Off-the-Wall Book Fair Promotions Encourage Reading, Boost Sales

By Kory Gott, Librarian and Book Fair Chairperson, McCain Middle School in Payette, Idaho  

Before and after
With the help of some very off-the-wall – and on-top-of-the roof – faculty challenges, McCain Middle School in Payette, Idaho rallied students to read, while nearly doubling its previous Book Fair sales record last spring.

McCain's 375 students were advised that if Book Fair sales hit the $2,000 mark, faculty members would perform a series of wacky stunts, including Principal Sandy Holloway who vowed to sit on the school roof for a day. Librarian and Book Fair chairperson Kory Gott and her student marketing team dreamed up the promotion, which also included a pledge by Gott to "go completely Goth" for the day by dressing in black from head to toe.

Other faculty members promised to dress in bizarre outfits and perform messy stunts in front of the student body during a special assembly…teachers would dye or bleach their hair, perform push-ups in Jello, and serve as targets for student-tossed cream pies. Students spending $10 or more were to be given raffle tickets to win pottery, books and posters.

The promised amusements stirred plenty of interest, even among skeptics. On the day of reckoning, eager book-buyers, undoubtedly motivated by images of teachers wiping cream pie from their face, exceeded the $2,000 goal, much to the dismay of some faculty members who were less than thrilled with suffering a day's worth of indignity at the hands of giddy, snickering pupils.

Principal Holloway spent seven hours on the roof in the pouring rain, pacing back and forth with umbrella in hand, much to the delight of kids listening to her footsteps in the classrooms below. When Gott arrived looking like a Kiss band member and sporting tattoos and a raven-black hairdo, several faculty members mistook her for a new student.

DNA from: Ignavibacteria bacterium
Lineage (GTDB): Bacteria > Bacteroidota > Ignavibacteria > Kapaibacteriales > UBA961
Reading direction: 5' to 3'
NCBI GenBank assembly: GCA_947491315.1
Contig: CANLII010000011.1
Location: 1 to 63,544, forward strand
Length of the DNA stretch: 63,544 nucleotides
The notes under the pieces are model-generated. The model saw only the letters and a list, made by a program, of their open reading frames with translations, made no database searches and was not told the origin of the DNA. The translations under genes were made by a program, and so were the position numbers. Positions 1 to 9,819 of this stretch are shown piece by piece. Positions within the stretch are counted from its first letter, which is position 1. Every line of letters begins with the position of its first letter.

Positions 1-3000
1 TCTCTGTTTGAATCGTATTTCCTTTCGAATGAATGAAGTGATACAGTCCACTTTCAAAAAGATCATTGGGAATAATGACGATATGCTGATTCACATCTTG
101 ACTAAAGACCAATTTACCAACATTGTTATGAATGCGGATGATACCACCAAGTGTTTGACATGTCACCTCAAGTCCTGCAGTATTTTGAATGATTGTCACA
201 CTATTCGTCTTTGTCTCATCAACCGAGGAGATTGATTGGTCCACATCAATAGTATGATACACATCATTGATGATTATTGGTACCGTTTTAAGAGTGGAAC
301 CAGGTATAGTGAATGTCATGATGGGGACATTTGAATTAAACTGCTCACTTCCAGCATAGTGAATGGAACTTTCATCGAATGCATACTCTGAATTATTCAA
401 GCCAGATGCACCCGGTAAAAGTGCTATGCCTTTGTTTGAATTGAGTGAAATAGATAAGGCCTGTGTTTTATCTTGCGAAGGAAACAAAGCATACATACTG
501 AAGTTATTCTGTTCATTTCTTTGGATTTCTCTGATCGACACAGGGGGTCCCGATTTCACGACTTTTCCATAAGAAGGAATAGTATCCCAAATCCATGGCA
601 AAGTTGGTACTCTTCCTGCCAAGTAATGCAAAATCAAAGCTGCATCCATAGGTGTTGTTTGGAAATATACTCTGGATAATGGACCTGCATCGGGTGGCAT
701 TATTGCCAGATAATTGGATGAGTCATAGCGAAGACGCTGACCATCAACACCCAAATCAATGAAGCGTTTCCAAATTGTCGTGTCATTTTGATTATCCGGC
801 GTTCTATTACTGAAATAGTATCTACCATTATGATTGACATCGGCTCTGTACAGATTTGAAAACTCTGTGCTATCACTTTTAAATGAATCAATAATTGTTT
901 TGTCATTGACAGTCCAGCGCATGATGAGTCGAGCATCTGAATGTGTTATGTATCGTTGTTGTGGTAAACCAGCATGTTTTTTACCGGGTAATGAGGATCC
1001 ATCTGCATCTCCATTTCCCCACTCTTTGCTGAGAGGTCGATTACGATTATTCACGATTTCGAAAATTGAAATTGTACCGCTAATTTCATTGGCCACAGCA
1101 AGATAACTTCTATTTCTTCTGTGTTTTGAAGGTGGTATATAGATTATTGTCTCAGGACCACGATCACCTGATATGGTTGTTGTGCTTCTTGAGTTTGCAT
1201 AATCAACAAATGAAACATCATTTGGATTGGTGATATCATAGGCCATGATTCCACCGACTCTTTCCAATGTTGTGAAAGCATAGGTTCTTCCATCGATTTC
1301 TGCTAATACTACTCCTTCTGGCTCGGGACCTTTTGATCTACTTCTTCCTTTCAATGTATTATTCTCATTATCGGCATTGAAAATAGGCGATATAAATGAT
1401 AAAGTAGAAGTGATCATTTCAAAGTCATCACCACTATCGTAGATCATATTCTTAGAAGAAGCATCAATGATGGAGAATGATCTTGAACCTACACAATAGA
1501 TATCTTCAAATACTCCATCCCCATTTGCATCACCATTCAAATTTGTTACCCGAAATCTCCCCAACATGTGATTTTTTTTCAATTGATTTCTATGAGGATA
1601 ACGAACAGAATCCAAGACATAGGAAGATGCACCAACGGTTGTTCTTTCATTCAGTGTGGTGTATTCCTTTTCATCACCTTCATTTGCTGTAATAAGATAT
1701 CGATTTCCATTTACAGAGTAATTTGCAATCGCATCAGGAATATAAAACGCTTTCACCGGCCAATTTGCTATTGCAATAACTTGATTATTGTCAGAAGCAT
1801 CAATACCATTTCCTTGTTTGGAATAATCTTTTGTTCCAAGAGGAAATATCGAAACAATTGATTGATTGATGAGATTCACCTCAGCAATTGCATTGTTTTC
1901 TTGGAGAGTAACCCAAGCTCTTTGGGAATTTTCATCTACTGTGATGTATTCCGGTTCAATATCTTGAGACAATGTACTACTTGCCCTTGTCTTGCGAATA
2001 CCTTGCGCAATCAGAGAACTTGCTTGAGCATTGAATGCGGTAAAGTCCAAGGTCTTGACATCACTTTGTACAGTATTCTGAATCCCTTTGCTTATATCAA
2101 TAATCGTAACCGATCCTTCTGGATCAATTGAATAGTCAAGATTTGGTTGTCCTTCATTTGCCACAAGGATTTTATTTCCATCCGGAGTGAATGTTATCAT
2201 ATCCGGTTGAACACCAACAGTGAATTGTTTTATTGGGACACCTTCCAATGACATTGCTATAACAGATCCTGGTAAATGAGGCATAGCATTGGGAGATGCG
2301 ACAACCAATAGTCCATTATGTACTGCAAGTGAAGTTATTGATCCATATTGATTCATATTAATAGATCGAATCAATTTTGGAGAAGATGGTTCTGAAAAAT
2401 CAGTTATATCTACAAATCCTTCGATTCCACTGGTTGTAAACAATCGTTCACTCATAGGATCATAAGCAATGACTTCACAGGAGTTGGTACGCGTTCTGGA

Some of the administrators thought I was new ... so I sat there and pretended to be registering for school," Gott said. "The kids couldn't believe it was me." Later, during the assembly, she joined a fellow male teacher, who dressed as a female rock star, and the duo sang tunes from the movie Grease and High School Musical. 

Following the assembly, faculty members, still in their goofy garb, had to attend an area teachers conference where they were subjected to lots of "who are these jokers" stares from other teachers.

"We must have looked like a bunch of delinquent punks and psychos," said Gott, who spent a month trying to remove fake tattoos from her arms. "The men were embarrassed by their bleached and pink and green hair."

Gott and her crew also created other promotions to help generate traffic to the Fair, including a Grandparents' Day luncheon, book talks, special-prize raffles, and classroom video broadcasts.

What advice does Gott have for other Book Fair organizers? "Get the upfront support of everyone – teachers and administrator – to help promote the event ... and get kids involved in the planning. Show them that reading is fun. Then you're going to have a successful Fair." 
Connect Kids With Books They Want to
Read – Schedule a Book Fair Today!